If you measure the success of an investigative report by the fuss it causes then Sunday night's Panorama was surely a triumph. Archbishop Vincent Nichols, the Chairman of the Catholic Office for the Protection of Children and Vulnerable Adults, immediately denounced the BBC for sensationalism, misleading editing and prejudice. Colm O'Gorman's report, which accused the Pope of presiding over a deliberate policy of cover-up, had obviously done nothing to dispel his belief, expressed three years ago, that the BBC as an institution is hostile to the Catholic Church.
As it happened I watched Panorama because - in a grumbling, muttering, slightly knee-jerk way - I am hostile to the Catholic Church. So it was a surprising experience to find indignation at the continuing impunity of some abusive priests mingling with a whispering disquiet at the editorial approach.
The first doubt occurred when O'Gorman broke down in tears, after visiting the site of an incident of abuse in Brazil. In television terms this was dramatic, and it certainly confirmed the deep trauma of O'Gorman's own past abuse at the hands of an Irish priest. But shouldn't his qualification as empathetic victim have disqualified him from the reporting role in this case?
"Presenters, reporters and correspondents are the public face and voice of the BBC", notes the corporation's editorial guidelines, "they can have a significant impact on the perceptions of our impartiality". That was the problem here. Perceptions.
It wasn't that O'Gorman's investigations were necessarily untrue, but it was all too easy to dismiss him as an impartial weigher of contradictory evidence.
The second doubt occurred when I actually read Crimen Sollicitationis, the 1962 Vatican document which was summarised by one of Panorama's interviewees as "an explicit written policy to cover up cases of child sexual abuse by the clergy". It took me close to an hour to get through it and, at a rough guess, would take another 20 years to fully comprehend. An abstruse, legalistic document of headache-inducing opacity it lays out the procedures to be followed in the case of a specific ecclesiastical crime- solicitation or using the confessional to tempt a penitent towards impure speech or deeds.
It is much preoccupied with secrecy. But much of this furtiveness seems to derive from the fact that the evidence and accusation occur under seal of the confessional, which must somehow be preserved through the subsequent investigation. Happy as I would have been to find hard evidence of a sinister cover-up by the Vatican, it simply won't bear the crude description which, for the sake of journalistic brevity, Panorama gave it.
Crimen Sollicitationis is hardly a document any institution should want to stand by in 2006 - let alone one that sets itself up as moral exemplar. It leaves behind it the distinct impression that the all-important thing is to avoid damage to the church, rather than damage to vulnerable parishioners. And one section does appear to sanction threatening accusers with excommunication to impress upon them the importance of "observing the secret". It would be nice to see Archbishop Nichols explicate that line as part of his rebuttal. But I fear that it will be all too easy for the Church hierarchy to disappear into the arcane small print of canon law and that elements of Paranoma's programme made it easier still.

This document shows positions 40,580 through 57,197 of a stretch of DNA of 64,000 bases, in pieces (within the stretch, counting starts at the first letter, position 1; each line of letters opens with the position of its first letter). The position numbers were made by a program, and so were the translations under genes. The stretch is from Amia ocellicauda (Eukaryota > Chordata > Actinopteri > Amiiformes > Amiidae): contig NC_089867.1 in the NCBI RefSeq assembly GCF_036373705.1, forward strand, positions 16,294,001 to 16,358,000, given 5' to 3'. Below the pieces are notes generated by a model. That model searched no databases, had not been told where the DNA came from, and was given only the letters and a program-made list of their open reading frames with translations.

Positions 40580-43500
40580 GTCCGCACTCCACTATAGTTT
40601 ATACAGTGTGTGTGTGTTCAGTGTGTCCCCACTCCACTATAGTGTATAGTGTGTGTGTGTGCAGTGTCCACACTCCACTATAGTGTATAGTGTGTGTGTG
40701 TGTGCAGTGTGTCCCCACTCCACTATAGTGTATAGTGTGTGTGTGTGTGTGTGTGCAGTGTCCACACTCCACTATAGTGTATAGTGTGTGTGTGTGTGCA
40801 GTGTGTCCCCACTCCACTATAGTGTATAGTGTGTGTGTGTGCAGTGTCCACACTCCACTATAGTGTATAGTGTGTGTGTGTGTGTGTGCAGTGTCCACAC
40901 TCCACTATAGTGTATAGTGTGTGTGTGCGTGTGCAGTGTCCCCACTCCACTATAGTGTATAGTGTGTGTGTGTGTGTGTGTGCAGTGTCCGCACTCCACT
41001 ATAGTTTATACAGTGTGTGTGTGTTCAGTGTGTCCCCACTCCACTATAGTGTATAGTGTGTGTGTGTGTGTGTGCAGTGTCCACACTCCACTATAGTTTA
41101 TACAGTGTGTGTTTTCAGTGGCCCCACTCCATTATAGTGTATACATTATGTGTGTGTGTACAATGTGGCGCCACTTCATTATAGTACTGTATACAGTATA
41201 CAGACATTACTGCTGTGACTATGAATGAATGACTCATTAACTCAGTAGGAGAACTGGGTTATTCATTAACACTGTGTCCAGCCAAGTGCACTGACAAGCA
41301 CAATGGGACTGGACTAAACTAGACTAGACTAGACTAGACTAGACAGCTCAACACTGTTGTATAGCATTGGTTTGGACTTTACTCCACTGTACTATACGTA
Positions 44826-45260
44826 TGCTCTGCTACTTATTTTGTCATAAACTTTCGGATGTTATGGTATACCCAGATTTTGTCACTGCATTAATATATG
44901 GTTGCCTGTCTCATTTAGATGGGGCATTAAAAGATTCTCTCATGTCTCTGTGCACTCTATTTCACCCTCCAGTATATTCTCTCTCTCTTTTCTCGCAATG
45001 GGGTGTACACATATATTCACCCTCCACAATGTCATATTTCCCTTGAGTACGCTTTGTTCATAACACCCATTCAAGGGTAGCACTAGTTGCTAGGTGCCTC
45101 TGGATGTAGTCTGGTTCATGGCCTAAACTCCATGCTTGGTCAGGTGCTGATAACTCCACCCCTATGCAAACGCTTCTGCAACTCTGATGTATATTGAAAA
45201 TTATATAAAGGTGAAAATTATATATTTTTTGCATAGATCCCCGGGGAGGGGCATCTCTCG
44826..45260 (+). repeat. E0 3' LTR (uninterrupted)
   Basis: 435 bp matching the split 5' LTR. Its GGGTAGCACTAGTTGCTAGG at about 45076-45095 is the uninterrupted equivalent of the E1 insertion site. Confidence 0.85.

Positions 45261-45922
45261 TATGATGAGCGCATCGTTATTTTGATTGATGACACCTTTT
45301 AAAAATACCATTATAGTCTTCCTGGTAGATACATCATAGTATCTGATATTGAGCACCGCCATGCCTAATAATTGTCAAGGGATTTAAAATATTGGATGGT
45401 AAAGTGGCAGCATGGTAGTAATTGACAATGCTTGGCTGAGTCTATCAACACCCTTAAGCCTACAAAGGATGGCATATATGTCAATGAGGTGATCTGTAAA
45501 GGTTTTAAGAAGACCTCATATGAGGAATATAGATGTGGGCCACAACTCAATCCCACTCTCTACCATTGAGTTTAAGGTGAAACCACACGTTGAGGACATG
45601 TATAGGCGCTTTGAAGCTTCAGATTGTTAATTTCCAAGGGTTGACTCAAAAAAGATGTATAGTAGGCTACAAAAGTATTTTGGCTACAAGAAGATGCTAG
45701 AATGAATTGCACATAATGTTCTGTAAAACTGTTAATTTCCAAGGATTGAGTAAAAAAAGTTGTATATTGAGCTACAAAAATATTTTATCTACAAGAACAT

Wicked ways of theatre
I attended the first night of Wicked last week - a profoundly underwhelming Broadway import which offers a revisionist prequel to the Wizard of Oz story. For reasons that weren't obvious to me this has been a huge hit in the US and as a result this audience was in a state of hysteria.
But I noticed something odd. They cheered the set, they whooped for the principals' first entries and they screeched at the jokes. But when the curtain went down it stayed down and the applause dried up with an embarrassing rapidity. It was like being at a church service where everyone obediently performs the rituals expected of them but nobody actually believes in God - and they're desperate to get off down the pub as soon as the whole thing is over.
* Reading the headline in yesterday's paper: "One in 10 men have paid for sex", I'm afraid my first thought was that the statistic was hopelessly inaccurate.
Surely 10 out of 10 men pay for sex ... it's just that we don't all use money. Some pay in advance and others pay afterwards - and sometimes it's a lot more expensive than anyone had anticipated.
Before I'm charged with rampant misogyny I would like to make it clear that I wish to imply absolutely nothing about the virtue or honesty of the other party to the transaction - nor that women are merely the supplier to man's consumer. Only to note that we haven't entirely shaken off the evolutionary imperatives in this matter.
The charge of cynicism may be a bit harder to shake, except that we're surely far enough out of the trees by now for fair and equal barter to have become a reality. But - quite properly - there is no such thing as free sex. It's not just johns that weigh the cost.Reuse content